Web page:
Nov 10, 2014 | By Tim Stoddart
7 Signs Your Friend Might Be Headed Towards RelapseRelapse Prevention
It’s often said in recovery circles that “you are the last one to know that you are about to relapse.” It can be very tough to be self aware, and often times we need loved ones and supports to let us know if we are slipping.
If you have ever relapsed, you will understand the pain and the shame that comes with it. Not only did you lose all the recovery time that you worked so hard for, but now your life is spiraling down hill and you are too ashamed and embarrassed to ask for help. If you are in this situation, you need to swallow your pride and ask for help. Picking yourself up after a relapse is possible.
However, it is best to never get to that point. It is easier to stay clean than to get clean. In order to stay clean, we have to look out for one another. Sometimes we get worried our friends are headed towards a relapse, but we don’t know exactly what to look for.
If you need to talk to a professional, call the Sober Nation hotline. We will never judge you. 866-317-7050.
Here are 7 straight forward signs to look for if you think a friend is heading towards relapse…
1 – They Stop Going to Meetings
Not everyone gets their recovery from a 12 step fellowship, but for those that do, this is and always will be the most glaring sign.
Even for those that do attend meetings, not everyone goes to meetings every day. But, some really depend on meetings and fellowship to stay sober.
It should be a concern when anyone admits that they aren’t going to meetings anymore. Some people decide to stop attending meetings and still maintain their sobriety, but it’s still something to be aware of.
Meetings work, fellowship works, and helping another alcoholic is the most proven and reliable method to stay sober. If your friend stops going to meetings, you may want to have a conversation about that.
2 – They Lose Connection with their Support Group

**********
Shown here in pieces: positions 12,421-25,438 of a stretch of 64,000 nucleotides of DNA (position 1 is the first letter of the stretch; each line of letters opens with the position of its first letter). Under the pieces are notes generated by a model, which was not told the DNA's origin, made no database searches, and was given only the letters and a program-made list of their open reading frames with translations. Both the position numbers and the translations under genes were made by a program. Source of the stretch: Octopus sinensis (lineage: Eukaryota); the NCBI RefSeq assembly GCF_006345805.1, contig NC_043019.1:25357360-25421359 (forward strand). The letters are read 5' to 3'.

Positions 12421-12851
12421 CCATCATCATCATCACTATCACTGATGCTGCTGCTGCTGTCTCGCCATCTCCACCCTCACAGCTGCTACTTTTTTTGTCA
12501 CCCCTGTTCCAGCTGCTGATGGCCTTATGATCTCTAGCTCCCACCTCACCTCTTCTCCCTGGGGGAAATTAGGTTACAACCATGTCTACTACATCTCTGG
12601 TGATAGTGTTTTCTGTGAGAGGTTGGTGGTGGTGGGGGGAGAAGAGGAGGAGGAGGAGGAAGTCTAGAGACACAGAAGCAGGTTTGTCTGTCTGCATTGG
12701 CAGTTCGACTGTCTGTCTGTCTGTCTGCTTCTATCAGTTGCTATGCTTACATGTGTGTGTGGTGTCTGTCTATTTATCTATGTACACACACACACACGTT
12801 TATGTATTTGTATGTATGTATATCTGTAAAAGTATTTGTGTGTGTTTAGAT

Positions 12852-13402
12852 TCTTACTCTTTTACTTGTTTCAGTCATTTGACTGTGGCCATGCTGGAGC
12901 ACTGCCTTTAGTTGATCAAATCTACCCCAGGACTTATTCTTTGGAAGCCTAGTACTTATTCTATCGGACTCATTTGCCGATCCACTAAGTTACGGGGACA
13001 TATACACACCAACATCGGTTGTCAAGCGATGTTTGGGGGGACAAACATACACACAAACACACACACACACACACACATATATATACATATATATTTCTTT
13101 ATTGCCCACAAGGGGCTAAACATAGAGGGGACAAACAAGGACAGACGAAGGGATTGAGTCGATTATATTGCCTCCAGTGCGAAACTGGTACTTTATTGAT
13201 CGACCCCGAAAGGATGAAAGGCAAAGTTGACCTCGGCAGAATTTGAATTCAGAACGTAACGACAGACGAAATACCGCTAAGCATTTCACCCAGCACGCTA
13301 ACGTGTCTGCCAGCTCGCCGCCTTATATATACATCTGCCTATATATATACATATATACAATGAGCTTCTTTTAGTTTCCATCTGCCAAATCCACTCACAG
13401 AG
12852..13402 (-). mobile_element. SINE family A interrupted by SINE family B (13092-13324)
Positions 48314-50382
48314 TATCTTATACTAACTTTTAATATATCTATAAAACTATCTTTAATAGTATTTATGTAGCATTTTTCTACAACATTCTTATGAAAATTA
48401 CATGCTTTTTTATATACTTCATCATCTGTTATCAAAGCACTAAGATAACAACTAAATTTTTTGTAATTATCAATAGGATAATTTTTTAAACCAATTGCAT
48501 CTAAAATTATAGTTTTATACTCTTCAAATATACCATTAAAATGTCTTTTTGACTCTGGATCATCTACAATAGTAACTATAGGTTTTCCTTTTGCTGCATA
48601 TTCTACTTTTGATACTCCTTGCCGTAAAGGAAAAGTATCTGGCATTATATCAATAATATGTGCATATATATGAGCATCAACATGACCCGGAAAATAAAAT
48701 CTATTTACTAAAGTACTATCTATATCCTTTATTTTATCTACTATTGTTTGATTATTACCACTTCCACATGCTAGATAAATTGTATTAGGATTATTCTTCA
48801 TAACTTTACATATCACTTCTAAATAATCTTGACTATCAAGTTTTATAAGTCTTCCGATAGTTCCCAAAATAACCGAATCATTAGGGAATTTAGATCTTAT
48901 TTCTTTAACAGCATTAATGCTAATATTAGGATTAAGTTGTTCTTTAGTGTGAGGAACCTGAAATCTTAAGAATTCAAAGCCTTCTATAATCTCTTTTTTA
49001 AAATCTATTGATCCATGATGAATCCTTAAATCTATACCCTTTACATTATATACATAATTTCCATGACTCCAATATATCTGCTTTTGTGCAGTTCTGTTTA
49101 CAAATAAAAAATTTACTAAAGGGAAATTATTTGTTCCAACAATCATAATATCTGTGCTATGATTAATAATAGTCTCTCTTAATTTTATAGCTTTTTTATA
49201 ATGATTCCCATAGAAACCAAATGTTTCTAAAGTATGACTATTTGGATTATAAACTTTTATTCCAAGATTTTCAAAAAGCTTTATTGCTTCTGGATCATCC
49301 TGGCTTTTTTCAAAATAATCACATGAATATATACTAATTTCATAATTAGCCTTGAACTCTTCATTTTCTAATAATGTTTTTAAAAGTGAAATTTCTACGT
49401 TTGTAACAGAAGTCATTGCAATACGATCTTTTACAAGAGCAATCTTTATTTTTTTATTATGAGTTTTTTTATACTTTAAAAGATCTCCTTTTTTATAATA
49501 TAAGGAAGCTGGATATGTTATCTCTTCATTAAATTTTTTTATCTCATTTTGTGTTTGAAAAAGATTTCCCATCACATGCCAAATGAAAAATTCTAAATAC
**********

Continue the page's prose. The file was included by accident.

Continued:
Everyone needs a little help sometimes…
Once people in recovery start to think “they have it all figured out” is when we should start to worry.
Remember that a good support group will respect you enough to tell you when they think you are acting inappropriately. A good support will “call you out on your bullshit.” When people start avoiding their supports, it’s usually because they don’t want to hear what they have to say. Probably because it’s the truth.
If you see a friend or a loved one start drifting away from the people who hold him or her accountable, have a talk with them. Maybe there is a good reason for it, but it’s definitely a warning sign that should be addressed.
3 – Starts Talking about “Having Just One”
Every addict or alcoholic goes through this at some point. I have yet to meet someone in recovery (including myself) that hasn’t wondered if they could go out and have a drink with friends or a glass of wine with dinner. It can play tricks on your mind, and it’s important to tell the truth.
If we could have just one, than we wouldn’t be here.
“Most of us had been unwilling to admit we were real alcoholics. No person likes to think he is bodily and mentally different from his fellows. Therefore, it is not surprising that our drinking careers have been characterized by countless vain attempts to prove we could drink like other people. The idea that somehow, someday he will control and enjoy his drinking is the great obsession of every abnormal drinker The persistence of this illusion is astonishing. Many pursue it into the gates of insanity or death.”
– A.A. Big Book. Chapter 3. Page 30
The obsession is very real. Sometimes we need to confront our loved ones. When you are stuck in this kind of thinking, it can be difficult to see for ourselves. That’s why we need people around us to tell us the truth.
4 – Your Friend Starts Isolating
There is always the possibility that you’re friend or loved one is going through a tough time. Depression can sneak up on people. Dealing with depression is very difficult because it feels hopeless. It may feel as though this depression will last forever, and your mind fills with fears and worries and anxieties.